Moreover, he introduced the audience to tools such as Lavender that can help identify these profiles based on email communication. By gaining a sense of a potential buyer’s DISC profile, your communication can be tailored to their personality type. For example, someone with a high Dominance score may appreciate concise, direct communication, while a person with high Steadiness might value patience, support, and understanding.


John Hill’s session was a profound reminder of the psychological aspect of sales. It underscored that successful selling goes beyond the technicalities of a product or service. It lies in understanding your buyer’s psychology, their personality traits, and molding your approach to resonate with them. This approach fosters not only more effective communication but also the potential for stronger relationships and improved close rates. I couldn’t help thinking during his session how killerLavender is for helping us to identify these profiles, enabling more personalized and effective email communication. John’s session was a potent reminder that understanding buyer psychology plays a significant role in successful sales.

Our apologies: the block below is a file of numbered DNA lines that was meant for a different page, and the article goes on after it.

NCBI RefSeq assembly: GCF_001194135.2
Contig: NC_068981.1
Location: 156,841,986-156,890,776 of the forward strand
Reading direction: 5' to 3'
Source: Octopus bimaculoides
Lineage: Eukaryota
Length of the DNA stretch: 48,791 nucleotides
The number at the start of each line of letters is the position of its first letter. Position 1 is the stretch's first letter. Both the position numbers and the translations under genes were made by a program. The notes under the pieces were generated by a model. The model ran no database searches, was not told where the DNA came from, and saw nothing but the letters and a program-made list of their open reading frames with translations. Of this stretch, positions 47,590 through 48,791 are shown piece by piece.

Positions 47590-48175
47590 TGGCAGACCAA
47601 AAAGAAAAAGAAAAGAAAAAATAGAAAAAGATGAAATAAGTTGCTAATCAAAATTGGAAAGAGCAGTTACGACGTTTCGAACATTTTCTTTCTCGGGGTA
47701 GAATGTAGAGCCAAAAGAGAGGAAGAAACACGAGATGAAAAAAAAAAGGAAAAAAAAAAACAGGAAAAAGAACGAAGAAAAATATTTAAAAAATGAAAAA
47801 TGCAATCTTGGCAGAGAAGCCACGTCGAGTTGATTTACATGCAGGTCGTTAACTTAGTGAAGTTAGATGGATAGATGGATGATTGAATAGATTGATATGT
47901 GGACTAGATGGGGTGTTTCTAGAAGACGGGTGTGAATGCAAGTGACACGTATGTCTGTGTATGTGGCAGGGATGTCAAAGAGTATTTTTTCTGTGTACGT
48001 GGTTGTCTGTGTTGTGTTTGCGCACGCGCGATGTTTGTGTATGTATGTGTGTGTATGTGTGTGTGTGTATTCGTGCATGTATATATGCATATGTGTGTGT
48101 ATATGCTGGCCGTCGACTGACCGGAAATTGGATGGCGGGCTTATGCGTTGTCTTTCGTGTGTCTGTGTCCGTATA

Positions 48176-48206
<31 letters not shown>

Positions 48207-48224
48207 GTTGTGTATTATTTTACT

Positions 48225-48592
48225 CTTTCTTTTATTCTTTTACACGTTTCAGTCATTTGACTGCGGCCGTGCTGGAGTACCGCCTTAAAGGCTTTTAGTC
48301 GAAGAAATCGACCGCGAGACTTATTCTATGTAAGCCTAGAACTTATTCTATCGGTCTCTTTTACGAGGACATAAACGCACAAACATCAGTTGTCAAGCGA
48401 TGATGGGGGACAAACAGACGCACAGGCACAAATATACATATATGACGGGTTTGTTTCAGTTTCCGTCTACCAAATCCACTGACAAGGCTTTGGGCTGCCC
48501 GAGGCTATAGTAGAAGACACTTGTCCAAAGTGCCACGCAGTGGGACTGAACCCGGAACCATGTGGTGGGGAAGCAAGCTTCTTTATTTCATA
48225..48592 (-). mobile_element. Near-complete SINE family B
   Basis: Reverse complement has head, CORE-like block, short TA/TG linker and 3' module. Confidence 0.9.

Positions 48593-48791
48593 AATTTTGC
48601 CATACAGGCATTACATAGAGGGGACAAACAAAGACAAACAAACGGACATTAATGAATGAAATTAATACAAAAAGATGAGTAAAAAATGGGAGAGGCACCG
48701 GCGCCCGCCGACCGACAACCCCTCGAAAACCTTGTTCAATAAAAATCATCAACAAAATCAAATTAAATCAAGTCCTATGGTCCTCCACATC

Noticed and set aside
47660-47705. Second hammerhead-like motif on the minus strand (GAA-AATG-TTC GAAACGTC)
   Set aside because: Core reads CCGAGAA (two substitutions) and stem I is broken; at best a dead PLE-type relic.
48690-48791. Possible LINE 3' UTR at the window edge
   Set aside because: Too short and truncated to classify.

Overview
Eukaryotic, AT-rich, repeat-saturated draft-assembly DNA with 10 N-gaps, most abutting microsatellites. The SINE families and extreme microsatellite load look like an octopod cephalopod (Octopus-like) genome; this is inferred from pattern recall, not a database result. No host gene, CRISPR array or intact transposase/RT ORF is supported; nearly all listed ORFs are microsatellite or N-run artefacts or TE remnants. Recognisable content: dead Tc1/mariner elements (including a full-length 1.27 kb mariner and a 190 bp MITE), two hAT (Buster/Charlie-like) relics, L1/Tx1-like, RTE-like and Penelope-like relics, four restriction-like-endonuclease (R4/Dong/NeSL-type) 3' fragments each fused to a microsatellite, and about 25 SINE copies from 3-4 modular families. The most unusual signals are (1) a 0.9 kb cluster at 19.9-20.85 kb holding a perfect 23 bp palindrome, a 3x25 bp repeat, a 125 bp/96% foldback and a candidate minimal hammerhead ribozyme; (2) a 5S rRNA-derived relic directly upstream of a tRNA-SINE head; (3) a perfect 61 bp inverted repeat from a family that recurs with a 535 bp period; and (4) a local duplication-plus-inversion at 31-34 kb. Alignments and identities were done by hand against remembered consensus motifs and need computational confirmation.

Crafting a Resonant Personal Brand with Erik Cabral

In one of the final sessions, Erik Cabral from On Air Brands enlightened the audience about the importance of personal branding in business growth and success. His unique take on personal brand development diverges from the traditional and offers a fresh perspective: the intersection of ‘personal’, ‘perceived’, and ‘pursuit’.


Under this approach, the ‘personal’ pertains to your individual values and attributes, the ‘perceived’ to how others see you, and the ‘pursuit’ to your vision or goals. All three elements are essential in creating a personal brand that is authentic, resonates with your audience, and aligns with your personal and business vision.


Erik Cabral encouraged attendees to craft a compelling personal narrative, leveraging this three-pronged approach to create a brand that truly represents them. He underscored the idea that “people connect with people”, reinforcing the fact that a well-crafted personal brand could significantly enhance connection and engagement with your target audience.


However, it’s crucial to understand that brand-building tactics such as starting a podcast should be part of a broader content ecosystem. It’s not about creating content in isolation; rather, it should be part of an interconnected network of content that consistently reinforces your personal brand and message across different channels.


In my own experience working with MSPs, I’ve found it vital to build a community or following to truly make an impact with content. Merely producing content without cultivating a dedicated audience is akin to shouting into the void.


In a nutshell, the content should serve a double role: it should not only reinforce your personal brand but also foster a sense of community among your audience. Remember, the goal is not just to reach people—it’s to resonate with them. And that can only be achieved if your personal brand and content ecosystem work harmoniously towards your pursuit.